This article outlines the essential configuration steps required to start using the App and provides guidance and best practice on the most common use cases.
Make sure that the version of the App you want to install is compatible with your Jira instance. We recommend using Atlassian's plugin manager, which will always install the latest compatible version of our App. If you plan to use the app together with BigPicture Enterprise or BigTemplate, make sure they are compatible as well.
Before installing the app on your production instance, make sure to test it using the staging environment. If it is not possible, create a separate project on your instance and test how the App works.
The first step should be to identify the business processes that will be affected by BigPicture and to develop, at least at a high level, for piloting purposes.
There are administrator-level settings in BigPicture - the Jira administrator on the company side should be involved in the BP installation process.
We strongly recommend that you go through the documentation, especially the cross-module features and scheduling rules.
Test it first
As with all new software installations, we recommend using a stage instance to test it first and to backup your data before installing it on a production instance.
The minimal resolution of the app is 1280x720. If you make the viewing tab narrower, the view cannot be further compressed, and part of it will be cut off.
Start with the App's Technical configuration, which requires Jira administrator access. The most important are the following:
- Security - if you are evaluating the App, you can grant permissions to everyone or restrict access by assigning security roles to users or user groups.
Tasks - specify which fields will be synchronized when using the App. Each task has a start and end date, and you can map it to different fields. If you are already using date fields in Jira (such as 'Due date'), simply map them, and the App will use those dates during the synchronization to generate the tasks correctly.
The App requires the start and end dates to generate the task on the timeline. When tasks without date estimates are synchronized, the App will use the "Creation date" as both the start and end date mapped field values. If the task dependencies are defined, this might result in unintentional updates of schedules.
Besides the task fields mapping, we recommend disabling the comments and notifications. While they are very useful and improve communication, when you create your Boxes and synchronize existing data, users might receive numerous notification emails. Enable these features once your Boxes are synchronized.
.Link configuration - like with the task fields mapping, you can synchronize up to five different links to visualize the task dependencies.
- .Resources Technical configuration - Teams are a very important element, especially when using the Board and Resources modules. Make sure to select the fields used for Team assignment.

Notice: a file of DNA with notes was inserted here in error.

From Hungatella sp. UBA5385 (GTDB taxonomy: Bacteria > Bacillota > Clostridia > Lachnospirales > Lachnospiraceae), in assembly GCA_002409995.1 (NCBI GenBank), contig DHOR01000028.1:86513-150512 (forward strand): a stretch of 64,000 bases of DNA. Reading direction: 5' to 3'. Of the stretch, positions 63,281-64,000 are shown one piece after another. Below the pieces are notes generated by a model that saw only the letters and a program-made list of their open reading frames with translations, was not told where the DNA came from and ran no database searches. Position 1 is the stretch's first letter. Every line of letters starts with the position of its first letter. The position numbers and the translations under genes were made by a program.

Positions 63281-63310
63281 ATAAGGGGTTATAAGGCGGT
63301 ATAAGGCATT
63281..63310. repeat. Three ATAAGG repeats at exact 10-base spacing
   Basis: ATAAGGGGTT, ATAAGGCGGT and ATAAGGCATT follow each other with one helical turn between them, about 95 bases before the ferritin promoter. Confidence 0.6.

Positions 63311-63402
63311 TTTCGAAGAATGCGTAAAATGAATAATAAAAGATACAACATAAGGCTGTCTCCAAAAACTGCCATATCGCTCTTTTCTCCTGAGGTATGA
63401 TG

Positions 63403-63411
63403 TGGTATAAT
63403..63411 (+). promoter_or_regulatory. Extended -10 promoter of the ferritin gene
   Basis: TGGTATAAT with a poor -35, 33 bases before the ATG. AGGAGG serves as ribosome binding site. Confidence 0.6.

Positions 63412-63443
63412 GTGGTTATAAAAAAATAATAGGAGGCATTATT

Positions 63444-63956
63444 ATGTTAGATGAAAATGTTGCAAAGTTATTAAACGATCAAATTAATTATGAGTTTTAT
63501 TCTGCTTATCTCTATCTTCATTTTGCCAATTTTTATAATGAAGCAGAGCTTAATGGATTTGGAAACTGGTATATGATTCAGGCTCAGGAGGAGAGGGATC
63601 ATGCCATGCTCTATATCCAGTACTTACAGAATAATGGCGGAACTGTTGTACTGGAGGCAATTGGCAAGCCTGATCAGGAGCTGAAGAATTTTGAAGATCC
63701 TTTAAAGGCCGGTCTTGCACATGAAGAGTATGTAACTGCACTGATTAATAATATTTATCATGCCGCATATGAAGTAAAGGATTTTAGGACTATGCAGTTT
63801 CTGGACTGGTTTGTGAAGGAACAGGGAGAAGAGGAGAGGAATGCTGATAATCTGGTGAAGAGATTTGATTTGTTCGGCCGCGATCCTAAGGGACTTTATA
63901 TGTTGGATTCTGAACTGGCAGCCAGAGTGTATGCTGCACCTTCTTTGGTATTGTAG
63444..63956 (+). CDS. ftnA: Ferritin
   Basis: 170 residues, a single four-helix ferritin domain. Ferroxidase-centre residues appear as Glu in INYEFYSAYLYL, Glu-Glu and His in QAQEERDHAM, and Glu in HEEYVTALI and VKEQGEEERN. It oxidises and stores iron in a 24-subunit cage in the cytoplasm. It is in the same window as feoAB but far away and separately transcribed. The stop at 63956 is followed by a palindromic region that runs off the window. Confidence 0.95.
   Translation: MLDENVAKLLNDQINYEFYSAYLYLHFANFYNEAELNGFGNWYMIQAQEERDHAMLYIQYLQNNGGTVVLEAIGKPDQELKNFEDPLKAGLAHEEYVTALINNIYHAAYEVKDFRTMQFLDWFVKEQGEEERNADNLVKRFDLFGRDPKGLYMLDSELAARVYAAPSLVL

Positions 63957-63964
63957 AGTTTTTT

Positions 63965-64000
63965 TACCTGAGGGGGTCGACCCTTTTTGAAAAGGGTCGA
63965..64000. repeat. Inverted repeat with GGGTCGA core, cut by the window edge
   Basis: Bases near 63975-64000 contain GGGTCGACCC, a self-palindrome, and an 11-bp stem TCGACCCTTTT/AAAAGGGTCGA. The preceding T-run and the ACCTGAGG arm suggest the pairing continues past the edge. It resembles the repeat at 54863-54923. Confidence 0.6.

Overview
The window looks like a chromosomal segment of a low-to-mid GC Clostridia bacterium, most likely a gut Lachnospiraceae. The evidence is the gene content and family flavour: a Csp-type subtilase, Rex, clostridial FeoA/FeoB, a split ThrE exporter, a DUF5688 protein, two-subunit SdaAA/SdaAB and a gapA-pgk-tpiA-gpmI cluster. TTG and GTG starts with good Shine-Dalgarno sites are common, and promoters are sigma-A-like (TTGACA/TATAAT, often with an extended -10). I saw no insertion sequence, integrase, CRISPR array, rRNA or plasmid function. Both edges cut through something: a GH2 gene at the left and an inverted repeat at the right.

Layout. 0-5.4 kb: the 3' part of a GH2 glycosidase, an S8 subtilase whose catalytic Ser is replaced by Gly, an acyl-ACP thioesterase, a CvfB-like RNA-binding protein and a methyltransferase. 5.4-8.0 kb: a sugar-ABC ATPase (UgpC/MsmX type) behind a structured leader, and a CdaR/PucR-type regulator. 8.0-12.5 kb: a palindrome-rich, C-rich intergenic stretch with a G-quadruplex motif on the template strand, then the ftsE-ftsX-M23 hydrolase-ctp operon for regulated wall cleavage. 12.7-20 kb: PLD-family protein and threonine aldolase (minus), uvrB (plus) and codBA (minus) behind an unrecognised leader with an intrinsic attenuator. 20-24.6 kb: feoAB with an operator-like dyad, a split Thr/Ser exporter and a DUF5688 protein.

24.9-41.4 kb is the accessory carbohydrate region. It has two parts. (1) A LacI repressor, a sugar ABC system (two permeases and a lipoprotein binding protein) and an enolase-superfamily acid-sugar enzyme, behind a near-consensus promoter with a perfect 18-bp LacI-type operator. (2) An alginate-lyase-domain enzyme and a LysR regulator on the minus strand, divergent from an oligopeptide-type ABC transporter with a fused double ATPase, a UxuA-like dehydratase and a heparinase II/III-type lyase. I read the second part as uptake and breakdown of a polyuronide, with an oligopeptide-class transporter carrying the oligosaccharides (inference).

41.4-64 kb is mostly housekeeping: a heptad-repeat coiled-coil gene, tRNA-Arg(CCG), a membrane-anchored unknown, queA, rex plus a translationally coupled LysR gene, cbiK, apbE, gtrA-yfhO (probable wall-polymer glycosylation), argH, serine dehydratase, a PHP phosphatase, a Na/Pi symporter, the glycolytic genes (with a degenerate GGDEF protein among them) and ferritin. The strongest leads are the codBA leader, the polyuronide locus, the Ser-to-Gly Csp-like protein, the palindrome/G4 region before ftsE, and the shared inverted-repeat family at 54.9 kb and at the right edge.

- .Risks - check if your Risk heat map matches your organization's needs - change the field mapping or update the select options if required.
The administration section is another important area, and it requires App administrator access:
- Security - grant access to the App. There are two global security roles - App users and App admins.
- Box Types - configure the default setting of your Boxes.
BP has a so-called Period mode functionality that can influence the length of parent ribbons and/or child ribbons. As a precaution, it is best to set the 'Manual' period mode before the Box scope is defined. BP gives you the ability to set up an automatic record of actions performed on a given ribbon and send notifications to an email to Jira users. In case of unforeseen events, a large number of emails can be sent to the mailbox.
Golden rule: at the beginning of the road with the App, remember not to throw all of Jira issues into the scope. It can be quite easy to make a mistake, e.g., if you have incorrectly written JQL when defining the scope of a Box.
There is no 'UNDO' button in Jira, so make changes very consciously, especially when defining the scope of a Box and synchronizing data. We do recommend testing the App in a safe test environment.
Depending on the configuration of the App, your tasks might get updated or recalculated during the synchronization, for example, once the scope is defined. By default, the App requires two points on the timeline (in other words, two dates) to generate a taskbar and determine the start and endpoints. Those points in time are the task's 'Start date" and 'End date' and are stored as 'Start date' and 'End date' custom fields by default.
If a Task with no Start and/or End Dates is added to the scope of a Box, the App will pick the Original Estimate value to calculate the duration and set the task's Start date to Creation date.
Following this logic, if no Original Estimate value is available, the app will again use the creation date as the Start Date. When the End Date is empty, then it picks the resolution date (if the issue was Resolved) instead. This usually means that a Task will be set as a 1-day duration starting on the Creation date. Original Estimate mapped as the Start or End Dates will represent the duration of a Task.
As a consequence, in such a scenario, the period mode will be applied to tasks with empty date fields to avoid data corruption when tasks are structured automatically using presets.
In the case of Sprint and Version tasks synchronization, the 'Auto top down' is used by default.
Read more about the scheduling and synchronization settings in the Scheduling section.